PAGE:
Gung Ho

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Gung Ho

War, Drama, Action | 88 Mins | Released: 1943
Director: Ray Enright
Starring: Robert Mitchum, Randolph Scott, Alan Curtis, Noah Beery Jr., J. Carrol Naish, Sam Levene, David Bruce
Our Rating: 7
Black & White

The film begins with a tough Greek Lieutenant (J. Carrol Naish) announcing that the United States Marine Corps is seeking volunteers for a hazardous mission and special unit. Sergeant “Transport” Anderof (Sam Levene) meets the commander of the unit, Lieutenant Colonel Thorwald (Randolph Scott) who he has served with in the China Marines. Thorwald explains that he left the Corps to serve with the Chinese guerrillas fighting the Japanese during the Second Sino-Japanese War to learn their methods and has decided to form a unit using the qualities of Gung Ho or “work together”.

Amongst the volunteers for the unit are a hillbilly (Rod Cameron) who responds to the Marine Gunner’s (Walter Sande) question whether he can kill someone with the fact that he already has; specifically a romantic rival. Alan Curtis is an ordained minister keeping his vocation a secret. Robert Mitchum is “Pig Iron”; a boxer from a background of poverty and hard work. Harold Landon is a young and small street kid who is initially rejected by Naish but wins him over as both worked as dishwashers on ships bound to the United States from Piraeus. Noah Beery Jr and David Bruce are rivals for United States Navy Nurse Corps Lt. Grace McDonald. Volunteers with brief screen time include a Filipino wishing to avenge his sister (who was raped and killed in Manila) who teaches the Raiders knife fighting, a veteran of the Spanish Civil War who sees the war as a continuation of the fight against Fascism, and a Marine who honestly admits “I just don’t like Japs”.

The film moves rapidly in a documentary style with stock footage of training narrated by Chet Huntley. The survivors of the training are sent to Hawaii for further jungle warfare training where they witness the damage of the attack on Pearl Harbor. In Hawaii, they hear a radio bulletin of the announcement of the Battle of Guadalcanal. The Marines are ordered to board two submarines, the USS Nautilus and the USS Argonaut destined for a commando raid on a Japanese-held island.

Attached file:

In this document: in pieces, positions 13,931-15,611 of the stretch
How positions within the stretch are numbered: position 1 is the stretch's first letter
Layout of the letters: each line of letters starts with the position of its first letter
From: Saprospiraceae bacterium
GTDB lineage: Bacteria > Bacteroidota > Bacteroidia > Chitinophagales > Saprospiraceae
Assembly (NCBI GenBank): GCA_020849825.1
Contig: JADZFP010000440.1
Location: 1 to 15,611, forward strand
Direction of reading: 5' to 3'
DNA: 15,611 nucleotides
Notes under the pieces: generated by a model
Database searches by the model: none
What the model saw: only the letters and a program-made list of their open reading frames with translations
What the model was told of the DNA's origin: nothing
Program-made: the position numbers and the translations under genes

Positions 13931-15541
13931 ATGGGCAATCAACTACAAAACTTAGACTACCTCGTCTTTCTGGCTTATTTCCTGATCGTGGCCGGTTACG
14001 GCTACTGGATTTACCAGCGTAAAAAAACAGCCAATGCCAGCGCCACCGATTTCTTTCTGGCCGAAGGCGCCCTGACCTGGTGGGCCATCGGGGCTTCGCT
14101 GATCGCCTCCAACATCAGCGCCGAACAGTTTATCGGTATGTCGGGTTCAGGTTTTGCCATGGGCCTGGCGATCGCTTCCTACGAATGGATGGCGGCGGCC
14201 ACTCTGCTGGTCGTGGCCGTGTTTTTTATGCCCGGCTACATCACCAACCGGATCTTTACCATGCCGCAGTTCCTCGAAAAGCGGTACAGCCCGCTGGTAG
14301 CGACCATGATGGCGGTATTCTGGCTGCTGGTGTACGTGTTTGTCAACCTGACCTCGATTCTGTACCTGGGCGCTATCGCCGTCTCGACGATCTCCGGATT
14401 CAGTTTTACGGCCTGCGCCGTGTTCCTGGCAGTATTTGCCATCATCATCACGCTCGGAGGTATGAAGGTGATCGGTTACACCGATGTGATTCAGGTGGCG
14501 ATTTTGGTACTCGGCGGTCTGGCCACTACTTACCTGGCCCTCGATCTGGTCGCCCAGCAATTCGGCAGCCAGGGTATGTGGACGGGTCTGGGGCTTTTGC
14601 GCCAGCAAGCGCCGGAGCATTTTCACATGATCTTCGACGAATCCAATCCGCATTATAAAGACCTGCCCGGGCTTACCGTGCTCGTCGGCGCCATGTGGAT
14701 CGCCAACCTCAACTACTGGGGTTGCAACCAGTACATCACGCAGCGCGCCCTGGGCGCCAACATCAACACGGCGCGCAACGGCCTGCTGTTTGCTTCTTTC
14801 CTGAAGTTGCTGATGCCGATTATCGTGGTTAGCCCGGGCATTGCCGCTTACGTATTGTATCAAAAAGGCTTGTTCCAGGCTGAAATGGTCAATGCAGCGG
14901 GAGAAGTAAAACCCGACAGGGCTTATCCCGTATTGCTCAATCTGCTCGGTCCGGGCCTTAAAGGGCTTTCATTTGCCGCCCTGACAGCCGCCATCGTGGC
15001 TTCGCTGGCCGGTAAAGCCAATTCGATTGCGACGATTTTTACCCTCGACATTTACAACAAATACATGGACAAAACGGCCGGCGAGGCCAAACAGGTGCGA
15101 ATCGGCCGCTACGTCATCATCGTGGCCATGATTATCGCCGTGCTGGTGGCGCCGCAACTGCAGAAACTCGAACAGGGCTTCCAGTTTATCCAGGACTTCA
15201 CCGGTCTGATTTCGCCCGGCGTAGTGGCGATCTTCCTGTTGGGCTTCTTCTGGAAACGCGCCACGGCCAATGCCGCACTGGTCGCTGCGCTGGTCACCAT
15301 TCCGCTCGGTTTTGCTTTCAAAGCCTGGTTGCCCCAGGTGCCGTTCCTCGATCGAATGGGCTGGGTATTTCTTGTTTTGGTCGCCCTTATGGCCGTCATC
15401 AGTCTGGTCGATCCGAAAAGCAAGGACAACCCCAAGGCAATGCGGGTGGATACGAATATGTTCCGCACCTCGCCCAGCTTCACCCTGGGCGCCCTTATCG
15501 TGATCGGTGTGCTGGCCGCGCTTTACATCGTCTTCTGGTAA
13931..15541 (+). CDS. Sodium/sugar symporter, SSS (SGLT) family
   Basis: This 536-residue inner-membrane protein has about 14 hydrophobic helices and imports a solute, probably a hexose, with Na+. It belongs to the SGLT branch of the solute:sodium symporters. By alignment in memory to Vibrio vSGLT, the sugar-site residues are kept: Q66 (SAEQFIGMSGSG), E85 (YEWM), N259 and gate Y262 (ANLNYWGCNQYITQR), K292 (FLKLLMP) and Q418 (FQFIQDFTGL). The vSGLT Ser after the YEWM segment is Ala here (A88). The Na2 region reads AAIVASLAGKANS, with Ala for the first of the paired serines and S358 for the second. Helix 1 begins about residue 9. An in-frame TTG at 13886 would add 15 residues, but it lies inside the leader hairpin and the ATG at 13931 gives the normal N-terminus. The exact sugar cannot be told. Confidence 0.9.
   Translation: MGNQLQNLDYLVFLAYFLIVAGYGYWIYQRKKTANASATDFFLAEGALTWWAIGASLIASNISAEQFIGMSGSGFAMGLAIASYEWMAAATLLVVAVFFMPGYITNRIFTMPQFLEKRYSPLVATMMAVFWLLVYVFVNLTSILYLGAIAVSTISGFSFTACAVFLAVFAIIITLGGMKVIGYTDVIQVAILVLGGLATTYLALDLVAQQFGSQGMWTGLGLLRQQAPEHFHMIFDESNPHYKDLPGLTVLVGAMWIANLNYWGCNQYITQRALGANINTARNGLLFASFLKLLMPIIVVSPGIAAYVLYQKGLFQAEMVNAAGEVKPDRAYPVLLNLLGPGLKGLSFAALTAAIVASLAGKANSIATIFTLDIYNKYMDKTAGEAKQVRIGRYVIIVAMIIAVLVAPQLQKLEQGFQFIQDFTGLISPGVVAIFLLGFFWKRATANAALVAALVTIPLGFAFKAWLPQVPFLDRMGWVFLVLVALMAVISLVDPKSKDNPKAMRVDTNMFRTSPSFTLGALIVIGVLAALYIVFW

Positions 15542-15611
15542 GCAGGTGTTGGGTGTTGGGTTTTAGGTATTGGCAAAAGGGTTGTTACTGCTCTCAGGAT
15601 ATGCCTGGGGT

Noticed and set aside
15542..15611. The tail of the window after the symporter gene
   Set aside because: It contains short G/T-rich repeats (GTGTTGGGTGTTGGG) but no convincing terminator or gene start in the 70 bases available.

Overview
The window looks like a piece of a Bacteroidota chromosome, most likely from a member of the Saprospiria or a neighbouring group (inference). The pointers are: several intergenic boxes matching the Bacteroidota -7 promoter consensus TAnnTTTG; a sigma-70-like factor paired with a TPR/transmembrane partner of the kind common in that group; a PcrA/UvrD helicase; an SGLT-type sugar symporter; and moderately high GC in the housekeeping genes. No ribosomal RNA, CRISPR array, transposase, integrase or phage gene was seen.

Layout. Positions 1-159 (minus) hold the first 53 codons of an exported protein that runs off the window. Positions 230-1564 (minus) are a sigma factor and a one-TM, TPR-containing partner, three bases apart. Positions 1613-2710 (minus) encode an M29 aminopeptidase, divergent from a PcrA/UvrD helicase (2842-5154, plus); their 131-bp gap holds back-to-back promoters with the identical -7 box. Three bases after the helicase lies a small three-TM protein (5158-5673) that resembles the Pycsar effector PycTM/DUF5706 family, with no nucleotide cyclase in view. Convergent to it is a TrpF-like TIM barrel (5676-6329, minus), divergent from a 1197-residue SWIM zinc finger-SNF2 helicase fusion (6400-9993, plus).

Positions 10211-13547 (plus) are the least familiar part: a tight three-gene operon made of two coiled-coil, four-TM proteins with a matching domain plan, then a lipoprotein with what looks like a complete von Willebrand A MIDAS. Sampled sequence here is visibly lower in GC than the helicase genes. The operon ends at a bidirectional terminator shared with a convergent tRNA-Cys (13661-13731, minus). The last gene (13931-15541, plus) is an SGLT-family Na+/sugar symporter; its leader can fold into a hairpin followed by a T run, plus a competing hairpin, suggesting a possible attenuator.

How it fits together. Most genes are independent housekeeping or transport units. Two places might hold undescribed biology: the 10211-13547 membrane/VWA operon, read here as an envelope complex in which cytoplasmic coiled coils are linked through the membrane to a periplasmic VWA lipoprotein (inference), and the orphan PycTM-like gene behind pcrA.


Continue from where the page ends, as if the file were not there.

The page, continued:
After a claustrophobic voyage, the Raiders invade the island from rubber boats. The Marine landing is met by fire from snipers hiding in palm trees. The Marines dispose of them, attack the Japanese headquarters, wipe out the Japanese garrison, destroy installations with explosives, then board the submarines for their return home.

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Movie Notes:

The fast-moving film is a template for many war films and other adventure or western films where a group of professional killers and misfits in polite society are handpicked by an inspiring leader, trained to perfection, then use their initiative and skills in marksmanship, combatives and knife fighting on an enemy who greatly outnumber them.

Thorwald/Carlson lectures throughout the film that the Japanese have no initiative and can not think for themselves or deviate from a plan; thus unexpected action pays off. This is demonstrated in several scenes in the film where a Marine defeats his opponent in unarmed combat by spitting tobacco in his opponent’s eyes, a small but fast runner strips down to his trousers and quickly zig zag runs through enemy fire to deliver hand grenades, Marines destroy a Japanese pillbox and its occupants by squashing both with a road construction steamroller, and a speechless Robert Mitchum who has been shot in the throat and is unable to give warning kills a Japanese infiltrator attempting to kill the battalion surgeon (Milburn Stone) by throwing his knife in the Japanese soldier’s back. The climax of the film has the Raiders painting a giant American flag on the roof of a building, then luring the counterattacking Japanese to the area where their own air force bombs and strafes them.

In contrast to the Japanese and the rest of the American military, Thorwald orders that his officers wear no rank insignia and have no special privileges. He tells his Raiders “I will eat what you eat and sleep where you sleep” and participate in the same training. Thorwald’s Marines participate in “Gung Ho Sessions” where they discuss the unit’s plans and each man participates without regard to rank.